Amsterdam Canal House – The client initially wanted to only renovate and make the two top floors of this canal house more sustainable. During the renovation work, however, they decided to expand the project and tackle the entire house. Ultimately, increasing assignment made it possible for us to create a more peaceful and unified design. Each floor of the house has unique characteristics, but now feels part of a carefully designed, integrated whole.
Architizer chatted with Serge Schoemaker, Founder & principal architect, at Serge Schoemaker Architects to learn more about this project.
Architizer: What inspired the initial concept for your design?
Serge Schoemaker: This 17th century corner house was originally two (even smaller) canal houses that were at some point combined into one house. This consolidation resulted in a complicated floor plan and section. Additionally, the house has a relatively high number of floors (five) compared to its floor area (143m2). We have taken this historic condition as the foundation of our design and derived inspiration from it. We wanted to visually emphasize the crooked facades and staggered floor levels of the existing building. This led to the design of the vertical circulation and stair elements which have such a distinctive relationship with the angled walls and complicated floor levels.
What do you believe is the most unique or ‘standout’ component of the project?
In order to create a connection to the attic level, we introduced a small timber clad staircase. This staircase is designed to take as little space as possible. We have hidden the staircase behind a sliding door and built it in as if it were part of the cabinets. As you rise up, the stair opens up and you suddenly find yourself in the middle of a daylight-filled living space under the historic roof. The slender metal handrail in the stairwell continues in the attic in an elegant, open balustrade, which refers to the cast iron details from the construction period of the building. This element represents a strategic intervention which with the minimum amount of change completely changes the visitor’s relationship with the building’s history and spatial qualities.
What was the greatest design challenge you faced during the project, and how did you navigate it?
The biggest challenge was therefore to accommodate all of the desired spaces and facilities in a functional way divided over five floor levels with a very limited floor space – and to make them all accessible. At the same time, we wanted to keep the floor plans as open as possible to ensure a spacious feeling and an unobstructed view of the historic floor-to-ceiling windows and the city. We have achieved this by looking for minimum interventions for, among other things, the bathrooms and stairwells. Where possible, sliding doors have been used or space-separating elements have been omitted. For example, the kitchen on the ground floor is connected directly with the entrance area and even the bathroom in the attic is open to the living space.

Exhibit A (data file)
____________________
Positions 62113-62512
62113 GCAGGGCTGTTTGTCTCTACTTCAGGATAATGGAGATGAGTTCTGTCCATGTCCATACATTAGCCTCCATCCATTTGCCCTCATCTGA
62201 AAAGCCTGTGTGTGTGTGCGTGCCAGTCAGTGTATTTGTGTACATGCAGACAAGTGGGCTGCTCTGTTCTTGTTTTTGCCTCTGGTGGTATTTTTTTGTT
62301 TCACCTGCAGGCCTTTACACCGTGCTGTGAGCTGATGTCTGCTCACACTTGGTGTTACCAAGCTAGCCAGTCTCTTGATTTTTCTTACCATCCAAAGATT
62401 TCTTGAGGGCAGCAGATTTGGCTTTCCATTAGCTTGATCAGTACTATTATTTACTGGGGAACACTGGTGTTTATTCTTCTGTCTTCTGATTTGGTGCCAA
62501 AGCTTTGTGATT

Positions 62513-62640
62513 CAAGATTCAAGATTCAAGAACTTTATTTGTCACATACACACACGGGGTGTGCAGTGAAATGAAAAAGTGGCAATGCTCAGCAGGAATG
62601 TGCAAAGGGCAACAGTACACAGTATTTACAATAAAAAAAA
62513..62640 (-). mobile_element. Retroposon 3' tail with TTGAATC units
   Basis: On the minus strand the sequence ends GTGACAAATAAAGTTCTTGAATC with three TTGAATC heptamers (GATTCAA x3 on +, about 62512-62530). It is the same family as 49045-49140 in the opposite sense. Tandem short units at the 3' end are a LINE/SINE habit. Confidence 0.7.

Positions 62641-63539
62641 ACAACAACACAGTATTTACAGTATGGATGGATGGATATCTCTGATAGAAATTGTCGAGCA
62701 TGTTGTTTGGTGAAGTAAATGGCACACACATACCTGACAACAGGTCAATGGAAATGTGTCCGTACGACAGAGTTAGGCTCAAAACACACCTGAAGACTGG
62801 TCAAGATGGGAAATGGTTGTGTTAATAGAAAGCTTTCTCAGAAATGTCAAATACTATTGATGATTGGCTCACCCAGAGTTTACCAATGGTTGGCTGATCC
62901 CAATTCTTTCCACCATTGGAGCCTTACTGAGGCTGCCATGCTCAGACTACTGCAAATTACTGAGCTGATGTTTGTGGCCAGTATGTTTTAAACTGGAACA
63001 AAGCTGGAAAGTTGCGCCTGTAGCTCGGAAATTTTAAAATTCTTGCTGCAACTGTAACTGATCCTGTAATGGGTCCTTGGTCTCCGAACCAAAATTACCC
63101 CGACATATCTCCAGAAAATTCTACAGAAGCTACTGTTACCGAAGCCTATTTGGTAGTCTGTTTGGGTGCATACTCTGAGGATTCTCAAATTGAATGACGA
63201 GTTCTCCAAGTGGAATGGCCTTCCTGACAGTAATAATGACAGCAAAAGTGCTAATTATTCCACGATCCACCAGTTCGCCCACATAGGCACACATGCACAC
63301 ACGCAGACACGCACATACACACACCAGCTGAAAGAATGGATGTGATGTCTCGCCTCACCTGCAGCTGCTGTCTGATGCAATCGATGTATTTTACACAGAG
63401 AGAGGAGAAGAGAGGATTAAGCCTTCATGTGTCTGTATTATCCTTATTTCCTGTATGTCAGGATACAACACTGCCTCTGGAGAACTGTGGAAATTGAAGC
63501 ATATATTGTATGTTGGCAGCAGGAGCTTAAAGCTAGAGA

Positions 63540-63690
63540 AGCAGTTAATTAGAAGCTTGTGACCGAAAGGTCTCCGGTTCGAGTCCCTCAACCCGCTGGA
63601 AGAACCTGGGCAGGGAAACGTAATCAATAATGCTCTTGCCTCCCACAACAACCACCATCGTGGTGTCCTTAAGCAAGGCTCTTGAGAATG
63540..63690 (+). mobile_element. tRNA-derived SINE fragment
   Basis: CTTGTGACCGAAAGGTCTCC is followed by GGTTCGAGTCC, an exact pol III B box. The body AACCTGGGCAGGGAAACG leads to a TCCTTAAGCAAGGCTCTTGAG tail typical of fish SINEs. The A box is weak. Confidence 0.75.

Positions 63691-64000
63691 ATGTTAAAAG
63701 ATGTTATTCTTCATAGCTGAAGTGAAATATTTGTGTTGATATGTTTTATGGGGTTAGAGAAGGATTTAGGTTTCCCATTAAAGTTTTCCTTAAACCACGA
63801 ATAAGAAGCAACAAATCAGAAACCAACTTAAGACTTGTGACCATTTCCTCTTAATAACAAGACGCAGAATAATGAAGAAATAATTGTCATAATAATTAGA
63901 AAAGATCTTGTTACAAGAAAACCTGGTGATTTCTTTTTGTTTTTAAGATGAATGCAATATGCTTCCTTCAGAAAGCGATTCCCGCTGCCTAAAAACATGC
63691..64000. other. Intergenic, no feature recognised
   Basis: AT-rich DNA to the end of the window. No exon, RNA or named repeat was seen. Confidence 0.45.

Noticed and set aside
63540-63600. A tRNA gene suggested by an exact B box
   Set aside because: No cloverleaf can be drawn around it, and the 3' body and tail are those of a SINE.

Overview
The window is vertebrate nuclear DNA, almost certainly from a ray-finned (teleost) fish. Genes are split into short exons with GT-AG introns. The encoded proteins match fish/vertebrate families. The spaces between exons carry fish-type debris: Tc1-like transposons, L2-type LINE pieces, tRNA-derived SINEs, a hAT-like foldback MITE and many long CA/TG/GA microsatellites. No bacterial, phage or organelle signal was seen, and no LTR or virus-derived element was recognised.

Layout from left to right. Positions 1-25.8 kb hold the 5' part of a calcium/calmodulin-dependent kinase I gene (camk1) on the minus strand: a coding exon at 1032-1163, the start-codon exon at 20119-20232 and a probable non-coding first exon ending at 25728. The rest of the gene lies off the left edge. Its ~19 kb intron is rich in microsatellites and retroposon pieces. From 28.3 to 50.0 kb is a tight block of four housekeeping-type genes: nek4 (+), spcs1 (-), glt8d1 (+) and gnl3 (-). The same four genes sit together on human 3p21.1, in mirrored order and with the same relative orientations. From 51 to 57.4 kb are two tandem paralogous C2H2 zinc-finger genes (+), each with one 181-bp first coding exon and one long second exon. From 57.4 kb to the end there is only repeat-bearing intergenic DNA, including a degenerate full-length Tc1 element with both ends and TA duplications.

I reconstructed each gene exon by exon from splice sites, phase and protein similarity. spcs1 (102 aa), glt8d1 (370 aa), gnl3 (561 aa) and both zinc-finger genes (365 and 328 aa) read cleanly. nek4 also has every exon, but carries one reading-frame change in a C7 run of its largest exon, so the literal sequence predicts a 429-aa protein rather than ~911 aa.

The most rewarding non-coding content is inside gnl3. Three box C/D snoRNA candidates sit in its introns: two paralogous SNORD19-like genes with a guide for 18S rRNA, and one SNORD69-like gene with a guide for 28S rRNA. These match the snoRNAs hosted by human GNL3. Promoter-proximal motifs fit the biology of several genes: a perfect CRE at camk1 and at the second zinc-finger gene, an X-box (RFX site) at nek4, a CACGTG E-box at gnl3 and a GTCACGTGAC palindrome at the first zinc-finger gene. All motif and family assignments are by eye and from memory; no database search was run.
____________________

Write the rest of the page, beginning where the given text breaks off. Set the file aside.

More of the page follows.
How did the context of your project — environmental, social or cultural — influence your design?
The house is located in the heart of the historic city center and part of the Amsterdam Grachtengordel World Heritage site. In addition, the 17th century building is also a national monument and overlooks two very popular canals in Amsterdam. The history and location of the house were therefore extremely decisive during the renovation – both in the design and in the execution. We didn’t want to change the exterior, but at the same time create a completely new interior. We have striven for a design that enhances the unique properties of the building and that in both form and material fits in with the historical context in a careful, restrained way. In this context, we also found it especially important to create a sustainable interior, in the broadest sense of the word, that will last for a long time.
What drove the selection of materials used in the project?
The choice of materials was mainly guided by the need to create space and light. That is why we have used a lot of light-coloured materials. We also matched the materials to the construction period of the house and mainly made use of hardwood, natural stone (white marble floor tiles in the kitchen), metal and plaster. By using waterproof plaster on the walls of the bathrooms, a busy tile pattern is avoided in these relatively small spaces. The most pronounced, however, is the high, plastered back wall of the kitchen: the natural blue pigment and the crystal structure of the calcium carbonate in the plaster give this wall a unique appearance and depth which enhance the feeling of space from the front door all the way to the back of the house.
How do you believe this project represents you or your firm as a whole?
We frequently work with historic buildings and our design process consistently starts with a careful analysis of the existing situation: what qualities are present, and how can we strengthen these? What limitations are there, and how can we use them to realize something unique, and tailor-made for the specific context? This working method often leads to surprising solutions, which at the same time feel very natural. In addition, we work with beautiful materials and details, which are an integral part of the design for us in order to achieve the desired atmosphere of a place. This attention to the building process often results in projects that are sensitive to their place. In our opinion, this ethos can be seen in this renovation of a national monument in Amsterdam.
Team members: Serge Schoemaker, Maiara Camilotti | Farimah Chaman Zadeh, Henrik Holte
For more on Amsterdam Canal House, please visit the in-depth project page on Architizer.
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